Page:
Many people would wrongly refer to Counterflix as a virus. When in fact Counterflix is not a virus, legally speaking. Apart from flooding you with annoying ads, Counterflix may perform a few additional activities, which users may find disturbing. While on your system, Counterflix may keep a record of the websites you visit, how often you visit them, what you search for on the web, when you log in to your social accounts, what content you like there, what you share, your browsing history and bookmarks, etc. This information, known as traffic data, is usually collected and transmitted to the developers, who may analyze it and build your personal profile based on that. This way, they may optimize the ads that you see according to your interests and latest searches to improve the chances of you clicking on them or sell this data to other marketers as valuable marketing information. This practice of tracking the user’s Internet surfing habits may be considered as an invasion of their privacy, especially if this data lands in the hands of unknown third parties.
Another activity that causes serious irritation is when banners, pop-ups, boxes and pages start to appear in dozens and closing them becomes an impossible task. Closing one ad may lead to opening a few others and these series may continue until the screen freezes or the computer bugs. In such a huge flow of ads, it is not excluded that you may click on a misleading link or a message that could expose you to some online risks like different types of viruses, Trojans or even Ransomware. Although these risks really exist, it doesn’t mean that Counterflix is a malicious application or a virus. In general, adware is not capable of harming your system and won’t be detected by any antivirus as a threat, because it does not contain malicious scripts. Unlike Ransomware or Trojans, Counterflix is considered a harmless application, which at its best could only bring you some browsing-related disturbance. If you don’t want to tolerate it, however, the removal guide will help you deal with this program in no time. Just make sure you follow the instructions closely and let us know in case you need any help.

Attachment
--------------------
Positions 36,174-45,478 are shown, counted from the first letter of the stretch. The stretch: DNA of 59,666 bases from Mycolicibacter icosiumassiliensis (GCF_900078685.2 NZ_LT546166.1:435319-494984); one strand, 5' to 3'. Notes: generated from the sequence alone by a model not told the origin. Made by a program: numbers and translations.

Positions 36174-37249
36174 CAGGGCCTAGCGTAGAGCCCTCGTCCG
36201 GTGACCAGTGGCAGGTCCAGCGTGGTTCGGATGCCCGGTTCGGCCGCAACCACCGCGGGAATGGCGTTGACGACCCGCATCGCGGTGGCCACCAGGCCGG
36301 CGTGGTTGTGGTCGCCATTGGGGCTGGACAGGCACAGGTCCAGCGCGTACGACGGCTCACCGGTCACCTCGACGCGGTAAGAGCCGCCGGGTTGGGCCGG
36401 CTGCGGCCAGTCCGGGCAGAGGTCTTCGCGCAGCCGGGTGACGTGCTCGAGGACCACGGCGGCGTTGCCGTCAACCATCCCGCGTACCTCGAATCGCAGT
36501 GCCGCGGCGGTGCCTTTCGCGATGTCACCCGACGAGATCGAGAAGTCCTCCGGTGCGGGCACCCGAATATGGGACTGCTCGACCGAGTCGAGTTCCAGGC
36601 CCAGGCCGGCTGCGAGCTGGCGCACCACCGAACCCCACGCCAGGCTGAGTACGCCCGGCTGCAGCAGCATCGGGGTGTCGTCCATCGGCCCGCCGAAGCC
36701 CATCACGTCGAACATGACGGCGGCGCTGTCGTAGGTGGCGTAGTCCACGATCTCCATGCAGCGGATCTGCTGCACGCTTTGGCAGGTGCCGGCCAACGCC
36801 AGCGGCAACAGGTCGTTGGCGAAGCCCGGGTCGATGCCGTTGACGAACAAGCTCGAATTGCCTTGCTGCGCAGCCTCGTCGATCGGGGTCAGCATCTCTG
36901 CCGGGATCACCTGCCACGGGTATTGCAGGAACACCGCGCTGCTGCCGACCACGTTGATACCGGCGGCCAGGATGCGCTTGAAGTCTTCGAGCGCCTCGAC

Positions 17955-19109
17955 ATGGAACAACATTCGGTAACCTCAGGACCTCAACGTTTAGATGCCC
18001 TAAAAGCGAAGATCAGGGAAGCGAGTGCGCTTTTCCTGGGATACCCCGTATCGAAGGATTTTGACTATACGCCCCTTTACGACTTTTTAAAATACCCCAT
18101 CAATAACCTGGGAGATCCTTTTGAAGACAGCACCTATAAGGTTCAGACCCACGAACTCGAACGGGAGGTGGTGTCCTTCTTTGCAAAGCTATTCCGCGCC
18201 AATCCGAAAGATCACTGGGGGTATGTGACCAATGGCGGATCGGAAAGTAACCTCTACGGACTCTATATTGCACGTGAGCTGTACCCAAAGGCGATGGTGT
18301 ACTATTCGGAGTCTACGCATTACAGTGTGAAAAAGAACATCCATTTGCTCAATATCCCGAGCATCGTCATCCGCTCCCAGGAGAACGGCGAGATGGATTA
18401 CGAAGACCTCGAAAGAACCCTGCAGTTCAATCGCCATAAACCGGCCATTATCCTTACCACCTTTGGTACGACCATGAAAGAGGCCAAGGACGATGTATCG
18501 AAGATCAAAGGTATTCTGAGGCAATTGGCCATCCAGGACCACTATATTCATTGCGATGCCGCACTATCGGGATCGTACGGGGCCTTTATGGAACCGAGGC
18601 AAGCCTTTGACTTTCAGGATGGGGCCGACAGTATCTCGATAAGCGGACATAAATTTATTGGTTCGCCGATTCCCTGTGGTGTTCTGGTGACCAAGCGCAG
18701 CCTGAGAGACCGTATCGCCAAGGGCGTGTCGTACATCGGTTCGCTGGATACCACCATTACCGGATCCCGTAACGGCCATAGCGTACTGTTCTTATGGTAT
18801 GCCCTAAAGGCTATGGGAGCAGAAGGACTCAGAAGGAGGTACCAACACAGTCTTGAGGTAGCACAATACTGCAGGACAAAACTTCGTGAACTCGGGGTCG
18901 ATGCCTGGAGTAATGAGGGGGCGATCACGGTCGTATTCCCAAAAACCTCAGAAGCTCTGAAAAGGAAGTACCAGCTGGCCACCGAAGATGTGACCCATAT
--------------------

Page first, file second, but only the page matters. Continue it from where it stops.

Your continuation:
|Danger Level||Medium (nowhere near threats like Ransomware, but still a security risk)|
|Symptoms||A huge number of pop-ups, links, boxes, blinking messages, notifications, and web pages appear on the users’ screen every time they open their browser.|
|Distribution Method||Usually found in software bundles, torrents, open source download websites, email spam messages and links.|
Some threats of this type reinstall themselves repeatedly if you don't delete their core files. We recommend downloading SpyHunter to scan for malicious programs. This may save you hours and cut down your time to about 15 minutes.
Counterflix “Virus” Removal
If you are a Windows user, continue with the guide below.
If you are a Mac user, please use our How to remove Ads on Mac guide.
If you are an Android user, please use our Android Malware Removal guide.
Some of the steps will likely require you to exit the page. Bookmark it for later reference.
Reboot in Safe Mode (use this guide if you don’t know how to do it).